Set on the grounds of Elm Bank Reservation, the educational center for the Massachusetts Horticultural Society, the show is set within white tents and in 2 historic air-conditioned buildings. Show admission includes entry to any of the properties 9 beautiful gardens.
While taking a walk at Massacusetts Horticultural Society’s Elm Bank Reservation recently, I came across the sight of Weezie’s Children’s Garden, fenced off, in disarray, and full of heavy-duty equipment looking like it meant business. It all shouted out, “No fun to be had here,” to me. Considering things from a kid’s perspective, however, the garden in its current state of upheaval might actually be an improvement. Climbing over obstacles to get into someplace you’re not supposed to be is always fun. And what kid wouldn’t love to climb all over a front-end loader, working the steering wheel and stripping the gears?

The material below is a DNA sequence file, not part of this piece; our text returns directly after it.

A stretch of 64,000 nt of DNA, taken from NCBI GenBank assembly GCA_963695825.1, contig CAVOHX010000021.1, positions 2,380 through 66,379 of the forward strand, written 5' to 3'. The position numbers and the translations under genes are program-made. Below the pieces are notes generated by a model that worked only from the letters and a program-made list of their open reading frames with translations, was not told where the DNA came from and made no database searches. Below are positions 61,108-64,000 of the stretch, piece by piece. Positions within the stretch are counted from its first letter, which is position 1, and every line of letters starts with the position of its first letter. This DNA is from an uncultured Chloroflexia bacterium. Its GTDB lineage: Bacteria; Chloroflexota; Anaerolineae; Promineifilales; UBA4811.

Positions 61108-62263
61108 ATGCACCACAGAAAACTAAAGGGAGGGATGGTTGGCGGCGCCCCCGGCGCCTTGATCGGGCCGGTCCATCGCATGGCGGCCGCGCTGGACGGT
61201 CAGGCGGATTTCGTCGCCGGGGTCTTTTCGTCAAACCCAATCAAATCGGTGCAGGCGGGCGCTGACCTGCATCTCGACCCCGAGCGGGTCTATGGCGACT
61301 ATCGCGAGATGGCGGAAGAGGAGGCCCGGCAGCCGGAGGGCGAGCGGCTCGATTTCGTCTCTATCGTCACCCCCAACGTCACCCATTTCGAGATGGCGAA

Sorry, kids, such childhood fantasies must be tempered with adult notions of safety and education, however, and that’s the job of Katherine Macdonald, Executive Director of MassHort. She says the garden’s renovation will make the “…passive learning space into a more active garden for outdoor place-based youth education” through upgrading the aging exhibits.
She goes on to say that the 2015 installations will enable MassHort to work on water features, new points of entry/exit, hardscape, safety issues, pathways, exhibit panels, corresponding structures, furnishings, and an outdoor classroom. The horticultural society will also build upon themed garden beds with engaging, kid friendly landscape plants, new garden beds and teaching tools.